World leaders have been told “alarm bells” should be ringing over the impact of climate change after a record-breaking November.
The Copernicus Climate Change Service (C3S), created by the European Centre for Medium-Range Weather Forecasts (ECMWF) on behalf of the European Commission, announced that global average temperatures in November 2020 were the highest recorded for the month by a clear margin.
Its data showed that November was close to 0.8°C above the standard 30-year reference period of 1981-2010, and more than 0.1°C above the previous warmest Novembers of 2016 and 2019.
Temperatures were most above average over a large region covering much of northern Europe, Siberia and the Arctic Ocean. Substantially higher than average temperatures also occurred over parts of the USA, South America, southern Africa, over the Tibetan Plateau, eastern Antarctica and most of Australia.
In Europe, November 2020 temperatures were particularly high, making it the joint second warmest November with 2009, 0.2°C below the temperature for November 2015. In contrast, temperatures were most below average over central Asia and western Antarctica.
Carlo Buontempo, Director of the Copernicus Climate Change Service at ECMWF, warned: “Globally, November was an exceptionally warm month compared to other Novembers, and temperatures in the Arctic and northern Siberia remained consistently high, with sea ice at its second lowest extent. This trend is concerning and highlights the importance of comprehensive monitoring of the Arctic, as it is warming faster than the rest of the world.”
“These records are consistent with the long-term warming trend of the global climate,” he added. “All policy-makers who prioritise mitigating climate risks, should see these records as alarm bells and consider more seriously than ever how to best comply with the international commitments set out in the 2015 Paris Agreement.”.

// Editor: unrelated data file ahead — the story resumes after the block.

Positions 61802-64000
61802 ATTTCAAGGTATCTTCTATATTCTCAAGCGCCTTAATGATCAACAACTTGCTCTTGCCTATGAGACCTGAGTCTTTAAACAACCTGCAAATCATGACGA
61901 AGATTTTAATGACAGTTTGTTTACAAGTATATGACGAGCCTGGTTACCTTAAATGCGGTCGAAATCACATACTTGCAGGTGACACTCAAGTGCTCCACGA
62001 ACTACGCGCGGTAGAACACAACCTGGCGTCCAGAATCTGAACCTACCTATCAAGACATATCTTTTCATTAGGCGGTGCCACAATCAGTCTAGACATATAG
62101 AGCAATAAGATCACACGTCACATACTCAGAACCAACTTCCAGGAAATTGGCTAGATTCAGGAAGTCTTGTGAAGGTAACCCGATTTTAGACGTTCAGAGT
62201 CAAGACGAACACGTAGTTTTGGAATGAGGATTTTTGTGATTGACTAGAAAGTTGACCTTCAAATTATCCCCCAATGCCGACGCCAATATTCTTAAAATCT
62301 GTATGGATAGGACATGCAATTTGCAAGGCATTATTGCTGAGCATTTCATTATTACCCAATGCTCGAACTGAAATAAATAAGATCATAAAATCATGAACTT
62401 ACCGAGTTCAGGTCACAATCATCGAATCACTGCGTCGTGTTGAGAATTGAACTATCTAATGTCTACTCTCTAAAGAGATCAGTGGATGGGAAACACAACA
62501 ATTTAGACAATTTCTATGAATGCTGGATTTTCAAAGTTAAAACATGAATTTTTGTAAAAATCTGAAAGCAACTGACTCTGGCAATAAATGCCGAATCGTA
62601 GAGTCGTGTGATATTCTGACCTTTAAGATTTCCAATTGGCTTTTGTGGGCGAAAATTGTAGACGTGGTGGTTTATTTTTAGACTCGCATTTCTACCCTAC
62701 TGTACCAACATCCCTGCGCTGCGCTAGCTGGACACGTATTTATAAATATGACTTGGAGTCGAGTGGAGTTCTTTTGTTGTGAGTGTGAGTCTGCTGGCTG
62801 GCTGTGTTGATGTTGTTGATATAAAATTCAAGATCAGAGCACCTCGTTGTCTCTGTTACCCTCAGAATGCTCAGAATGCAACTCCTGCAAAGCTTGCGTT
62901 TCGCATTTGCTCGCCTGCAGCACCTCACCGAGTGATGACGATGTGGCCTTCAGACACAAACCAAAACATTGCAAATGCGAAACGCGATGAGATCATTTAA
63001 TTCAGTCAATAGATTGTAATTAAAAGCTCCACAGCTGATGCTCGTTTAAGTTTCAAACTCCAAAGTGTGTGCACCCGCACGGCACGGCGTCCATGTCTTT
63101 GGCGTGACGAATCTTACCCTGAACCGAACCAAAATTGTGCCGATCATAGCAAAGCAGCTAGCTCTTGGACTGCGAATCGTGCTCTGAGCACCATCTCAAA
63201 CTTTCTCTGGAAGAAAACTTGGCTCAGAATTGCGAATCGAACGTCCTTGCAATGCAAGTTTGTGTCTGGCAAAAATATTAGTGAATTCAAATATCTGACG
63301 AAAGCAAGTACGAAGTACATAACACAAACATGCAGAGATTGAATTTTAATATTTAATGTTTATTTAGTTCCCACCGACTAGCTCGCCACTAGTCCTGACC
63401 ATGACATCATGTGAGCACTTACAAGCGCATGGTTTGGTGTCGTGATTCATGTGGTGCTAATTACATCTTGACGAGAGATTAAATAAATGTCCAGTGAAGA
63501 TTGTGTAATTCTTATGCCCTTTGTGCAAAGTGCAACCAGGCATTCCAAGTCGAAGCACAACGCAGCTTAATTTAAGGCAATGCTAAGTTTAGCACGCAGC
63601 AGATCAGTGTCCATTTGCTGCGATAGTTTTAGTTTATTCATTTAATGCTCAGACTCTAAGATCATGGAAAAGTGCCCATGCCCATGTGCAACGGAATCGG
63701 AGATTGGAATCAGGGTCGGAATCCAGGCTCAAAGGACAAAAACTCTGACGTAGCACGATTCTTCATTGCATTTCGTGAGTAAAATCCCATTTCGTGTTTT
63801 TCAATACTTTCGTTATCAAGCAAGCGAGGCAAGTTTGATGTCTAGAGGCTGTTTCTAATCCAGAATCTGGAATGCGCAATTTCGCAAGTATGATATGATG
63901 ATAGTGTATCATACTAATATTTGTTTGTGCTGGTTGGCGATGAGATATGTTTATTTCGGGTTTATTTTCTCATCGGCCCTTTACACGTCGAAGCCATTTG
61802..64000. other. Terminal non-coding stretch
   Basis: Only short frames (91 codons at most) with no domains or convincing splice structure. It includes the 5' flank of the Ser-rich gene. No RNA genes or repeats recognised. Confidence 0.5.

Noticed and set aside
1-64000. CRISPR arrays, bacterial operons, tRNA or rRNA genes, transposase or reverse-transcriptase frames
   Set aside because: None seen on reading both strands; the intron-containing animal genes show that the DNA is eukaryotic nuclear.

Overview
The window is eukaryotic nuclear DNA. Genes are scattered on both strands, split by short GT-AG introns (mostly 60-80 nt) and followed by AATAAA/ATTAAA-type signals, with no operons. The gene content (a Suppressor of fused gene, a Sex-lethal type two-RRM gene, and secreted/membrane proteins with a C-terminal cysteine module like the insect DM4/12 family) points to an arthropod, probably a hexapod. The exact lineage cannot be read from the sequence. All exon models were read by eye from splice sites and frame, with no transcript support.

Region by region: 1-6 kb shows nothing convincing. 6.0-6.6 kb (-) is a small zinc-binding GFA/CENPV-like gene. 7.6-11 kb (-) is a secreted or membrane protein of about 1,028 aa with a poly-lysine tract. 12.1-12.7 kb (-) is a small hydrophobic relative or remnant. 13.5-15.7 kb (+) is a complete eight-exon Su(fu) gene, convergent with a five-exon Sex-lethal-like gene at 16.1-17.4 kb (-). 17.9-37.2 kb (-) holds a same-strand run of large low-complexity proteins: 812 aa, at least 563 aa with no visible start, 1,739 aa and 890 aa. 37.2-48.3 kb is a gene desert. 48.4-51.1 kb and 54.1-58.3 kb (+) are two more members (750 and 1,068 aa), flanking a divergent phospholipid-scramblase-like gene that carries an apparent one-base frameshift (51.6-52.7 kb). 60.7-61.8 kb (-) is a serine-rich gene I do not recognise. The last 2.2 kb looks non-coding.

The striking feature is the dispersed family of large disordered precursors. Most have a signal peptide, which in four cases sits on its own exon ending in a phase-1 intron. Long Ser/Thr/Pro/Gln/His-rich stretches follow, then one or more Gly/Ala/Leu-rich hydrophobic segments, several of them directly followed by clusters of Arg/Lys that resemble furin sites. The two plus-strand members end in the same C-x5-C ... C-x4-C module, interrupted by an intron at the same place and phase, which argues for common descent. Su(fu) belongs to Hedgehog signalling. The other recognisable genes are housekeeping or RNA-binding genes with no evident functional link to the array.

C3S reports that average autumn temperatures in Europe were higher than any autumn on record. For boreal autumn 2020 (September, October and November), European temperatures were 1.9°C above the standard reference period, 0.4°C higher than the average temperature in 2006, which was previously the warmest autumn. Most of Europe saw above average temperatures, and they were particularly warm over the northern and eastern parts of the continent.
The Arctic region and large parts of northern Siberia have seen temperatures substantially above average throughout 2020, not just during boreal autumn and November. Sea ice cover in the same region, has been particularly low since the beginning of summer. C3S data show that Arctic sea ice extent reached its second lowest November value since the beginning of satellite observations in 1979.
With just one month left of the year, C3S data for the year to date showed that 2020 is currently on a par with 2016, the warmest calendar year on record, closely followed by 2019. Based on data from several global datasets and including data up until October, the WMO announced last week that 2020 is set to become one of the three warmest years on record.
The addition of one more month of data from C3S shows that 2020 is now even closer to the 2016 record. The calendar year of 2020 as a whole is likely to remain on a par with or become marginally warmer than 2016 unless the global temperature anomaly falls significantly from November to December, which would not be unprecedented.
For Europe, 2020 is 0.5°C warmer than the January – November period for 2019, the warmest calendar year on record, and at least 0.4°C warmer than the same period in any other year in the C3S dataset. It is almost certain that 2020 will become the warmest calendar year for Europe as a whole.
The report found:
- Globally, November 2020 was the warmest November on record, by a clear margin
- For Europe, the month was the joint second warmest on record
- Temperatures were most above the 1981-2010 average over a large region covering much of northern Europe, Siberia and the Arctic Ocean
- Temperatures were most below average over central Asia and West Antarctica
- Arctic sea ice extent was the second lowest for November in the satellite data record, beginning in 1979.